Analytical Techniques

Electron Microscopy

Electron microscopy provides tools to directly image the structure and chemistry of materials at atomic and nanometer length scales. The Abruña group uses advanced transmission electron microscopy (TEM) techniques to study materials for fuel cells and batteries.

Identical-location imaging and tomography To understand the mechanisms of fuel cell catalyst degradation, the Abruña group uses identical-location TEM, where a TEM grid is loaded with catalyst particles and used as a working electrode for electrochemical aging, allowing the morphology of Pt-Co alloy and shape-controlled Pt catalysts to be observed before and after the experiment (Fig. 1). [1,2]

Aberration-corrected Scanning TEM (STEM) imaging and electron energy-loss spectroscopy (EELS) Aberration-corrected STEM enables imaging of atomic structure at Angstrom resolution, and high beam current to enable rapid chemical imaging with EELS. The Abruña group uses these techniques to understand the detailed structure and performance of ordered intermetallic Pt3Co and dealloyed Cu3Pt fuel cell catalyst nanoparticles. [3,4]

Operando electrochemical experiments in liquid The Abruña group has developed techniques to observe electrochemical processes in operation in the TEM using a specially designed, electron-transparent electrochemical cell (Fig. 2). This has allowed the observation of charging and discharging processes in LiFePO4, a lithium ion battery cathode material, using energy-filtered TEM to track the lithium ions (Fig. 3). [5,6]

In-situ heating experiments The Abruña group has also performed in-situ heating TEM experiments to observe the dynamics of annealing and sintering in fuel cell catalyst nanoparticles. [7,8]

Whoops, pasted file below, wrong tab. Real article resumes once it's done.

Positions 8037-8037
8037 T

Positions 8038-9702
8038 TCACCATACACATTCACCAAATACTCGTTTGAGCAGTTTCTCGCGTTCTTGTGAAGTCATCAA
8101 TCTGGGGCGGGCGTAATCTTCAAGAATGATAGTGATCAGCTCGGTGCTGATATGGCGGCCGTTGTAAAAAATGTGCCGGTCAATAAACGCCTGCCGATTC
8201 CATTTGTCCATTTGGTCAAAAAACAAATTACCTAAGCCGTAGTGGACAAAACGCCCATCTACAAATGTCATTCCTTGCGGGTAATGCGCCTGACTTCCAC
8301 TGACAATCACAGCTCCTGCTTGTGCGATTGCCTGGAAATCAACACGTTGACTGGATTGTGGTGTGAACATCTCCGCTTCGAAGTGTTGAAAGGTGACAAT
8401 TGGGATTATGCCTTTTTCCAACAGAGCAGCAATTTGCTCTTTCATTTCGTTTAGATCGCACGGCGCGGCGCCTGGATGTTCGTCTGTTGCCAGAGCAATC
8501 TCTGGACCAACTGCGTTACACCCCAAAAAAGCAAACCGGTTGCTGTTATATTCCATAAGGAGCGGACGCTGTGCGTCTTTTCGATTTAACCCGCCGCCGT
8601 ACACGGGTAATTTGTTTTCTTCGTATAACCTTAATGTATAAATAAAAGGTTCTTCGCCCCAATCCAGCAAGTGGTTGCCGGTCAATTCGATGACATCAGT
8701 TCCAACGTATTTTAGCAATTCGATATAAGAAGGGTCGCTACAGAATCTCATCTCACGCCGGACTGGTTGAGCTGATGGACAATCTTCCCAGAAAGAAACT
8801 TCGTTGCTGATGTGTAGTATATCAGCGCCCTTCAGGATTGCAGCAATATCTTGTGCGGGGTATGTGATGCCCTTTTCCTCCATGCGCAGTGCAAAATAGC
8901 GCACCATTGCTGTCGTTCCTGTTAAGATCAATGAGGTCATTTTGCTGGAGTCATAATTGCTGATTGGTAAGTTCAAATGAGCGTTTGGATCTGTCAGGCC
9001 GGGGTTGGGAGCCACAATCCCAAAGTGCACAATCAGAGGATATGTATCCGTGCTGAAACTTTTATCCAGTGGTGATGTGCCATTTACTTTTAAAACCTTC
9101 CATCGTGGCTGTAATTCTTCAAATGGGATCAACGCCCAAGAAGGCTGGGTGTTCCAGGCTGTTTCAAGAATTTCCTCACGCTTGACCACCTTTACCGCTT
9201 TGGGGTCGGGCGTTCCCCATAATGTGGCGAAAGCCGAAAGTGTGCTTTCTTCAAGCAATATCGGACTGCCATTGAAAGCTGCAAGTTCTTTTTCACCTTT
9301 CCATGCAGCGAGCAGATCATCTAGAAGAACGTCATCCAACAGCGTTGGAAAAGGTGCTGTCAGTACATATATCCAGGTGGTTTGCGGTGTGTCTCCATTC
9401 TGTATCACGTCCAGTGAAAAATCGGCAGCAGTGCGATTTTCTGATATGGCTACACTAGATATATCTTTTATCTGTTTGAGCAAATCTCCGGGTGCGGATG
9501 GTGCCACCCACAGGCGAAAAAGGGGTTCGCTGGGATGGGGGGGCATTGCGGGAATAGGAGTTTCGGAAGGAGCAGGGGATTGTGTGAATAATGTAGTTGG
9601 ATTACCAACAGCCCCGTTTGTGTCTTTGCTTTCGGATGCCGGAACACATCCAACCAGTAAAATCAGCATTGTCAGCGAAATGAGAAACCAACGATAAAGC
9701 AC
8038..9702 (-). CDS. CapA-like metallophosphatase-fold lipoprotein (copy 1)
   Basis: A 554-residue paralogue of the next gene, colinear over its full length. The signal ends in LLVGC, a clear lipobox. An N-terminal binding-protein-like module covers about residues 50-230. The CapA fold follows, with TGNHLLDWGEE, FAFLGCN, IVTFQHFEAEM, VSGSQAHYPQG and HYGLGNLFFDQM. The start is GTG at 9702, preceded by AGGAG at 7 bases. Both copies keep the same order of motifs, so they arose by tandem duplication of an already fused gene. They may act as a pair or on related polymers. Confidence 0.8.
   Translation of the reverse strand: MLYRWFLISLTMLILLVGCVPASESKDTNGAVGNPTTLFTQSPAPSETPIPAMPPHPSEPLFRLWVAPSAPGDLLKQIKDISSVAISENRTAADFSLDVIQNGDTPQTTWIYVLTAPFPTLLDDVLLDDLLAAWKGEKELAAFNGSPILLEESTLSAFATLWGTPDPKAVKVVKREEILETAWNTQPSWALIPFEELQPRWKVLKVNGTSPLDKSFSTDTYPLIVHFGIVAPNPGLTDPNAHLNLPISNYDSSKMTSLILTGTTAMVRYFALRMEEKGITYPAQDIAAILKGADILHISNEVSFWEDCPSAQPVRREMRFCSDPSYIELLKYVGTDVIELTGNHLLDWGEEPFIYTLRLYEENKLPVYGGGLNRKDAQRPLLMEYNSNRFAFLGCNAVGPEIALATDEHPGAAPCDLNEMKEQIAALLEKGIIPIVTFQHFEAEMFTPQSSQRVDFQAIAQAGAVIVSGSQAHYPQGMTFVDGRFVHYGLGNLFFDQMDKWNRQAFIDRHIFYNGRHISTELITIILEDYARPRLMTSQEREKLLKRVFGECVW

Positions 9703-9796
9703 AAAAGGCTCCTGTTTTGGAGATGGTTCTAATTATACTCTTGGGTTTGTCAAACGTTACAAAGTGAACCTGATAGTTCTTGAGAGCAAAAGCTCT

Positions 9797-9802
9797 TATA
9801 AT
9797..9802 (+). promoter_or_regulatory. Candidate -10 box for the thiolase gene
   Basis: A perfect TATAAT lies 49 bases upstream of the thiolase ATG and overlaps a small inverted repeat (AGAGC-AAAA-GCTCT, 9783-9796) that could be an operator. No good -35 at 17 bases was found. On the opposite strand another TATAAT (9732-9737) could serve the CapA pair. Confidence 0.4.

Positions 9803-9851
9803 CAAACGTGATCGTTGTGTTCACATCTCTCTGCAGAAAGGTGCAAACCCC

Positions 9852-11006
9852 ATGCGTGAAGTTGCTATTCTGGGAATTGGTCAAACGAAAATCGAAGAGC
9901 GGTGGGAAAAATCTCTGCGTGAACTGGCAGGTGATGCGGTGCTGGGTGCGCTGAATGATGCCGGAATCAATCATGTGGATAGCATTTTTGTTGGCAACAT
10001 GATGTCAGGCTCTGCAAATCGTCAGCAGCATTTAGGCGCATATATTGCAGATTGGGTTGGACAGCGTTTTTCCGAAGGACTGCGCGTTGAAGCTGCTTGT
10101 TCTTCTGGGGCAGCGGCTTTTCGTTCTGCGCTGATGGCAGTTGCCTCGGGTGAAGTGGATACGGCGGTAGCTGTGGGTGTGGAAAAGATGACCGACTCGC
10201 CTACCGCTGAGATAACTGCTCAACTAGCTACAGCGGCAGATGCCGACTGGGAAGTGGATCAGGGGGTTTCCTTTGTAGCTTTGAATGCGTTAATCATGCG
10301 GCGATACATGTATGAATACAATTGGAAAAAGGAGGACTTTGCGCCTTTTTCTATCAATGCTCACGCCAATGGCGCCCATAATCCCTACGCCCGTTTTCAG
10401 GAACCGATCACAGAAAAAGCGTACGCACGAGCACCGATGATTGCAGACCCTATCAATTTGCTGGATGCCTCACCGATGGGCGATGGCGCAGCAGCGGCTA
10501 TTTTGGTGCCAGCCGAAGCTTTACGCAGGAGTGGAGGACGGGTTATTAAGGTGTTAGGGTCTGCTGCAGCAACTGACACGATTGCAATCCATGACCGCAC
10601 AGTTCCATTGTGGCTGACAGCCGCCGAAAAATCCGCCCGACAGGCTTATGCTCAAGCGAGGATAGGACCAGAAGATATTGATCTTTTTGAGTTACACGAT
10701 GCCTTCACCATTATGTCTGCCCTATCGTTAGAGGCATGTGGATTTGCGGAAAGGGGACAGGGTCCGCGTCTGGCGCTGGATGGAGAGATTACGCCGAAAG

Figure 1. 3-D tomographic reconstruction of Pt-Co fuel cell catalyst before (yellow) and after (red) 30,000 electrochemical cycles between +0.6 V to +1.0 V (vs.RHE). Coalescence is revealed as the major degradation mechanism. Figure reproduced from [1].

Figure 2. Schematic of the in situ electrochemistry TEM holder and electrochemical data. (a) Cross-sectional view of the holder, with silicon nitride membranes encapsulating a fluid layer. The working electrode (WE), made of carbon, lies in the viewing window, with LiFePO4 (LFP) nanoparticles deposited on top. The platinum counter electrode (CE) is coated with an excess of activated carbon (AC). In EFTEM mode, energies are selected by a slit to be imaged. (b) Schematic of the top chip, with three patterned electrodes: a carbon WE on the viewing membrane, Pt reference electrode (RE), which is not used in the battery experiment, and Pt CE. The connection leads are covered by SU8, and the contact pads to the holder do not contact the liquid so as to minimize electrochemical activity outside the viewing window. The chips exhibited electrochemical activity qualitatively similar to that of an ex situ microelectrode, as shown for the Pt cyclic voltammetry (CV) in (c) and in (d). In extremely thin liquid layers (∼150 nm), the voltammetric profile exhibits a significant ohmic drop, as seen in (d). Reproduced from [6].